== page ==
Russian Foreign Ministry Sergey Lavrov commented on the case saying: “The Russian side, under the current conditions, does not intend to continue negotiations with Japan on the peace treaty as it is impossible to discuss the signing of a fundamental document on bilateral relations with a state that takes openly unfriendly positions and seeks to harm the interests of our country (…) Given the obvious unfriendly nature of the unilateral restrictions imposed by Japan against Russia in connection with the situation in Ukraine, the following measures are being taken. The Russian side is withdrawing from the dialogue with Japan on establishing joint economic activities in the southern Kuril islands”.

In response to the Japanese adoption of all Western anti-Moscow sanctions, in addition to stopping negotiations on the islands, the Russian government also blocked Japan’s status as a sectoral dialogue partner in the Organization of the Black Sea Economic Cooperation. All visas for Japanese citizens to visit the Kuril archipelago were also cancelled. As well known, sanctioning other countries is not a conventional attitude in Russian international praxis, which shows that the Japanese attitude has been seen as a serious diplomatic affront – a true act of hostility that demanded an equivalent response.

Obviously, Japan has nothing to gain from this kind of attitude. It is not interesting for any country that aspires to be a regional power to want to interfere in matters that concern the zone of ​​influence of another regional power. In other words, there is nothing that makes it convenient for Tokyo to interfere in Russian-Ukrainian relations, simply because this matter belongs to a strategic environment other than the Japanese. Instead of trying to change the Indian stance, Japan should fully adopt it, maintaining neutrality in all matters that do not concern Tokyo’s strategic space, as the main Asian regional powers did. By condemning Russia, Japan once again shows that it is willing to abdicate any role as a regional power just to fully follow all American plans.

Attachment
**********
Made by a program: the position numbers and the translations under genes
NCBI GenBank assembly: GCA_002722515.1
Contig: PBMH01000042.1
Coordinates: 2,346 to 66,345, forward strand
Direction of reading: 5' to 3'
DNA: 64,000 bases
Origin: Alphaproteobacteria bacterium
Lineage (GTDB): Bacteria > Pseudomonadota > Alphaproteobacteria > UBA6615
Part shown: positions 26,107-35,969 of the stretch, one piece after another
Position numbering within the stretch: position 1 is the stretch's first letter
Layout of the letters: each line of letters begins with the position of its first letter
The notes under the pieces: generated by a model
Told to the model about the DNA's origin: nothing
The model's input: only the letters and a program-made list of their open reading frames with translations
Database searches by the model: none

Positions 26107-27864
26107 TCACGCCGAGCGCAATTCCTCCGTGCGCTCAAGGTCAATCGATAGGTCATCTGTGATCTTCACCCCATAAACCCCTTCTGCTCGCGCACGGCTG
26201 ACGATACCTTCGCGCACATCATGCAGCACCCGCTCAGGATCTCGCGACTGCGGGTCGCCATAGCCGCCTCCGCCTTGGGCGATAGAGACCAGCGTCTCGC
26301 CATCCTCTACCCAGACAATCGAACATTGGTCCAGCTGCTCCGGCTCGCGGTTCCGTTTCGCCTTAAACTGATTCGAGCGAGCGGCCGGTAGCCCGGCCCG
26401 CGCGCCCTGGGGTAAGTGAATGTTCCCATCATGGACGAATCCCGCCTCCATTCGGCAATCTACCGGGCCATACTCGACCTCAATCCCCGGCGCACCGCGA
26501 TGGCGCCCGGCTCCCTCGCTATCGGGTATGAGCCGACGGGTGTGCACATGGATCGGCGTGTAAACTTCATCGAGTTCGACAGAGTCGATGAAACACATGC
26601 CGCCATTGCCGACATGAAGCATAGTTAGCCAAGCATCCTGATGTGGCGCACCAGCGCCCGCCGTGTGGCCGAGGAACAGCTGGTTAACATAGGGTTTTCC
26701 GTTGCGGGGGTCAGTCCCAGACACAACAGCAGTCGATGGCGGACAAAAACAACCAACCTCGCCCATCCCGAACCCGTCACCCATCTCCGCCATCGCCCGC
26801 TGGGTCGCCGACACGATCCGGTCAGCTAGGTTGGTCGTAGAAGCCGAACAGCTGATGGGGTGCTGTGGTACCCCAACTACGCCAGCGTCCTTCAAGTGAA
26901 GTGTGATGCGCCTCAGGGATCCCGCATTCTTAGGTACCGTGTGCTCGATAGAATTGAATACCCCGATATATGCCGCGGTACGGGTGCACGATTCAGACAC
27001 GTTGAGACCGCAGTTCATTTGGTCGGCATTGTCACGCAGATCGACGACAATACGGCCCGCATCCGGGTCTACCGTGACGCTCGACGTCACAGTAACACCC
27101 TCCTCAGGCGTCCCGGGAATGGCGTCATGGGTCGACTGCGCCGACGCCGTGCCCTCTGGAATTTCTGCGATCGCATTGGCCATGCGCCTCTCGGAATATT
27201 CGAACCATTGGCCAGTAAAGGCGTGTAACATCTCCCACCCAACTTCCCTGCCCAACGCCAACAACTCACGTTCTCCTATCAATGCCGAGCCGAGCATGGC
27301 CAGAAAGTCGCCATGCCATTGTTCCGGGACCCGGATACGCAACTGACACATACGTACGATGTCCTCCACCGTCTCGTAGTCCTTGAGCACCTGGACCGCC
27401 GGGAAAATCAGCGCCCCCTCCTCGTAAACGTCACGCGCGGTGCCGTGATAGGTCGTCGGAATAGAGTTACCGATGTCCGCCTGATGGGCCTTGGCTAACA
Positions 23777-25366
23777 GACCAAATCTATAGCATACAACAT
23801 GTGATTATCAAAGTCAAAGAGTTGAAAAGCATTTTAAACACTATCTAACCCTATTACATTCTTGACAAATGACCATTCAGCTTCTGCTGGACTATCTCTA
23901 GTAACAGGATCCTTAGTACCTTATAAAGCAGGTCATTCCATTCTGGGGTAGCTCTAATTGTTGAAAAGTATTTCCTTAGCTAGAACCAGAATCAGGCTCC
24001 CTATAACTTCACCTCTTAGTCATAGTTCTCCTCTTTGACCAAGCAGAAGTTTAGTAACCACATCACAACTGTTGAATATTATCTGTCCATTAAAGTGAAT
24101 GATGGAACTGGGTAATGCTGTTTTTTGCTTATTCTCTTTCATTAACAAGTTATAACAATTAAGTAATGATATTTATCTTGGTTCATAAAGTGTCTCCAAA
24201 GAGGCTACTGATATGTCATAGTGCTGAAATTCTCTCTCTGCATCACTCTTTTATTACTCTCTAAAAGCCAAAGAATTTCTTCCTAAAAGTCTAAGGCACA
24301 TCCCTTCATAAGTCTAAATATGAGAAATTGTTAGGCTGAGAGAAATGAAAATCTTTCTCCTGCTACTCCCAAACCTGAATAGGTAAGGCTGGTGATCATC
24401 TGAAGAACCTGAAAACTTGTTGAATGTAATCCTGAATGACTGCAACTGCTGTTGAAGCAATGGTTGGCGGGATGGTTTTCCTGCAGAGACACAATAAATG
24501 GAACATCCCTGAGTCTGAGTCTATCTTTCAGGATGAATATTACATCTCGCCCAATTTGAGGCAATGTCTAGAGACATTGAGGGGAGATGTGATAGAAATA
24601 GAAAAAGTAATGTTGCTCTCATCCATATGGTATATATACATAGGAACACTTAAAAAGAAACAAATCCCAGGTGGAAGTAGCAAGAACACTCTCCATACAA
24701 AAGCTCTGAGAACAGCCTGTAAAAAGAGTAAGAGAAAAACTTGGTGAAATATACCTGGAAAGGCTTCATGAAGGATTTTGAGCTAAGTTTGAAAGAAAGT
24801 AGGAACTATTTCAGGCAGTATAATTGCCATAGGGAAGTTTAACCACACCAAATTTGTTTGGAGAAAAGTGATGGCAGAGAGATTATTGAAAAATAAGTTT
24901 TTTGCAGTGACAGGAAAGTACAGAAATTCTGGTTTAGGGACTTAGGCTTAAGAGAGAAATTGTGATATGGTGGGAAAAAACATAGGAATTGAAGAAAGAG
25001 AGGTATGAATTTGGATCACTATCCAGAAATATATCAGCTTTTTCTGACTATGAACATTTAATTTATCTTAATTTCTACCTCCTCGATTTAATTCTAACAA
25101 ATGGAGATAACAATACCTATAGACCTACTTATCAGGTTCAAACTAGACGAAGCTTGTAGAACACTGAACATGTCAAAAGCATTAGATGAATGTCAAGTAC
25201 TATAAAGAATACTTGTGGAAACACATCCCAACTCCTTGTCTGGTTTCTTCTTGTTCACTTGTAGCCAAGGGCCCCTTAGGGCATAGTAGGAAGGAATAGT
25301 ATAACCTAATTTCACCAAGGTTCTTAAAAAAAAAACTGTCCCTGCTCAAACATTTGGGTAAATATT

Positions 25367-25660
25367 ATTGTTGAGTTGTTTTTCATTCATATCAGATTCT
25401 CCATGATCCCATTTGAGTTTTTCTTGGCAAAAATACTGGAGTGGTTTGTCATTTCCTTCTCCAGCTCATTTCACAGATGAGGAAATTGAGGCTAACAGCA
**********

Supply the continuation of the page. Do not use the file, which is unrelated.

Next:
In addition, the country loses heavily from the interruption in negotiations, as the archipelago already belongs to Russia. It is Tokyo that demands a change of status in the current situation, not Moscow. The Russian government is not willing to abdicate sovereignty, but it was interested in negotiating a peace agreement that would pacify bilateral understanding, minimally serving some Japanese interests. Now, not even that will be done. And, once again, Tokyo will be damaged for maintaining a totally pro-Washington stance without receiving anything in exchange.

Lucas Leiroz, researcher in Social Sciences at the Rural Federal University of Rio de Janeiro; geopolitical consultant.

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Blitz’s Editorial Board is responsible for the stories published under this byline. This includes editorials, news stories, letters to the editor, and multimedia features on BLiTZ